By Bulawayo Correspondent
PROSPECTS of a bumper harvest by some Binga villagers this year have been dented by marauding elephants which are destroying crops in the Matabeleland North area.
Most parts of the country received normal to above normal rainfall this year following years of successive draughts.
Siyanzundu traditional leader, Chief Saba told NewZimbabwe.com some elephants herds straying from the Hwange and Chizarira National Parks were destroying crops.
“This year, we have witnessed an unprecedented number of elephants which are destroying our crops particularly maize,” said Chief Saba.
“Following good rains this year, almost every household in this area was expecting a decent harvest but these elephants have made our lives unbearable.”
The traditional leader said a lot of villagers in his area now preferred to sleep in their fields in a desperate bid to salvage their remaining yield.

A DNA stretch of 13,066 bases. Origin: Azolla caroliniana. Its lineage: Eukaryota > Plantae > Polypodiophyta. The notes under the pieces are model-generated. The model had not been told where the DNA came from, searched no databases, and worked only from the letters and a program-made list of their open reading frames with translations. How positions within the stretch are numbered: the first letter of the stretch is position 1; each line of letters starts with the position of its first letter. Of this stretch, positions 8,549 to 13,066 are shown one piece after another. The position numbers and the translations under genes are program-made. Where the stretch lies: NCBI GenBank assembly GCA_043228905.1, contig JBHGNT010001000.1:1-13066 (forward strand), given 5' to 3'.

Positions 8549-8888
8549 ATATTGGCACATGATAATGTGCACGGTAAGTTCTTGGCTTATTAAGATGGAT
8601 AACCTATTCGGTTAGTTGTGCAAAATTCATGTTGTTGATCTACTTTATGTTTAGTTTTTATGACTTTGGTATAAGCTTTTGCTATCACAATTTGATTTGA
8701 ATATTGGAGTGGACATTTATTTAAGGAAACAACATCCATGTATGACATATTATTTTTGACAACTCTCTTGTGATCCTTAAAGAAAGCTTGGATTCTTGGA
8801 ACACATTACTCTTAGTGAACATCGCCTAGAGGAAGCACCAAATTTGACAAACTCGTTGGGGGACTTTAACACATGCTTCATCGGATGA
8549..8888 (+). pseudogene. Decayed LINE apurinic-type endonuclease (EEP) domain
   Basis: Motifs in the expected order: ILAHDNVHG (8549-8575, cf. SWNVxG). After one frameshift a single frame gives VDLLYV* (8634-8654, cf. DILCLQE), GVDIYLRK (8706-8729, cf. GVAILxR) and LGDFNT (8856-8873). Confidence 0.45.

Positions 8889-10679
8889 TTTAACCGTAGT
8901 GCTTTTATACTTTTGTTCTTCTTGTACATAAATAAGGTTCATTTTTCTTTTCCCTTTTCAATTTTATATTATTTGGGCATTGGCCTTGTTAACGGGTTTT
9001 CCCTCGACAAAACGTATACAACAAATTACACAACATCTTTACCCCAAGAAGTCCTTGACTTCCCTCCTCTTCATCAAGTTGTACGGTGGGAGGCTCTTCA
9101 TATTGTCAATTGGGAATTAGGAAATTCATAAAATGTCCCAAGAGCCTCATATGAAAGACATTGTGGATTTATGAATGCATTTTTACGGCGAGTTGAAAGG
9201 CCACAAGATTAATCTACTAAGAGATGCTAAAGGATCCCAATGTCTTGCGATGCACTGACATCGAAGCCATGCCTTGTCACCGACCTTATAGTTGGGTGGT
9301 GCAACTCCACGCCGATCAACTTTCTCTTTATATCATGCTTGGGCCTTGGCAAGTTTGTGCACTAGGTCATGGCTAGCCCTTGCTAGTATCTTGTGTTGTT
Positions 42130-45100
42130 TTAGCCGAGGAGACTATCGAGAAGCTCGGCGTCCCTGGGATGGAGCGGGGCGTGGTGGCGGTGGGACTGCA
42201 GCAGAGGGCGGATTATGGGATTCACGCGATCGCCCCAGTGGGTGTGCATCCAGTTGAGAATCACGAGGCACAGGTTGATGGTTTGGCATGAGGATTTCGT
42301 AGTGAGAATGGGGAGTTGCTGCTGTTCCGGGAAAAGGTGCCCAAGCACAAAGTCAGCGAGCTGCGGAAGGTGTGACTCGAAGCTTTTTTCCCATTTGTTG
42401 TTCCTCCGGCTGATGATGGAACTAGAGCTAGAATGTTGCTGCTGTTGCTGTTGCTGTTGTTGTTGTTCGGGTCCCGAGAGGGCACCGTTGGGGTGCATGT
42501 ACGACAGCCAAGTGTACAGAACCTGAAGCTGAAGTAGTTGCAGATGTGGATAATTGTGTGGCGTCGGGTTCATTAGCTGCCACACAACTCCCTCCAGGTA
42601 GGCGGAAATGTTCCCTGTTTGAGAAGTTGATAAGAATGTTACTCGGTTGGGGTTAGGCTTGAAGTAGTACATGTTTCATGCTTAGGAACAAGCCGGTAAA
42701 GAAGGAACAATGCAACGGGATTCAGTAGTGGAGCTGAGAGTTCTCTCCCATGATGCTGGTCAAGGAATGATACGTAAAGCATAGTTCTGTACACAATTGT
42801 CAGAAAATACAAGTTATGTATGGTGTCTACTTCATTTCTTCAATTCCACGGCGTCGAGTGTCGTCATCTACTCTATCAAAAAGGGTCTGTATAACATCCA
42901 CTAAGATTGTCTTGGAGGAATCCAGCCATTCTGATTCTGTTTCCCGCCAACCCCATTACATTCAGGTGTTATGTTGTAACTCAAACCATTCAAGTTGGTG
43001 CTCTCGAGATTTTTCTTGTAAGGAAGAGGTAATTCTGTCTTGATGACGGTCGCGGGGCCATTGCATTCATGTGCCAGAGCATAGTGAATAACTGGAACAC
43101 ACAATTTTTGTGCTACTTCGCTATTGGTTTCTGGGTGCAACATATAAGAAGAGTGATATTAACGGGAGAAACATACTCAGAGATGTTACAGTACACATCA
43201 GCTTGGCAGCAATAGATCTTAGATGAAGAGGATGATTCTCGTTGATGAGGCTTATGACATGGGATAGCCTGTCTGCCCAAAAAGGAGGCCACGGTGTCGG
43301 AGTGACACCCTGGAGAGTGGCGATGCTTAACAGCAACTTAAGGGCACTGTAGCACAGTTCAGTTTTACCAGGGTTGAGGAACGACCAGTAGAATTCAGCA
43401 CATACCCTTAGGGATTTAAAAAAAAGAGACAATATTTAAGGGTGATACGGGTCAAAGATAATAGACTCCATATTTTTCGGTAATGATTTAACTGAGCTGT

“The situation is now so dire that some villagers are now sleeping in their fields trying to scare away the marauding animals.
“People are also risking their lives while scaring away the elephants using drums and hand-made cymbals.
“We have incidences where villagers have been injured while running away from charging bull elephants,” said Chief Saba.
Earlier on, while giving a vote of thanks during the commissioning of a NetOne booster in the area last Saturday, the traditional leader pleaded with Vice President Vice President Constantino Chiwenga to address the issue of problematic animals in the area.
“We are appealing to the government to do something on the elephants which are destroying our crops. Most people will not be able harvest anything this year,” Chief Saba told Chiwenga.
Some farmers have also resorted to harvesting their crops before maturity fearing the worst.
A farmer in the area Joseph Mwande said he lost nearly half of his sorghum crop to the browsing jumbos.
“This year we were advised to grow small grains by agricultural experts as mitigation against erratic rains. All our hopes have been shattered by the elephants,” said Mwande.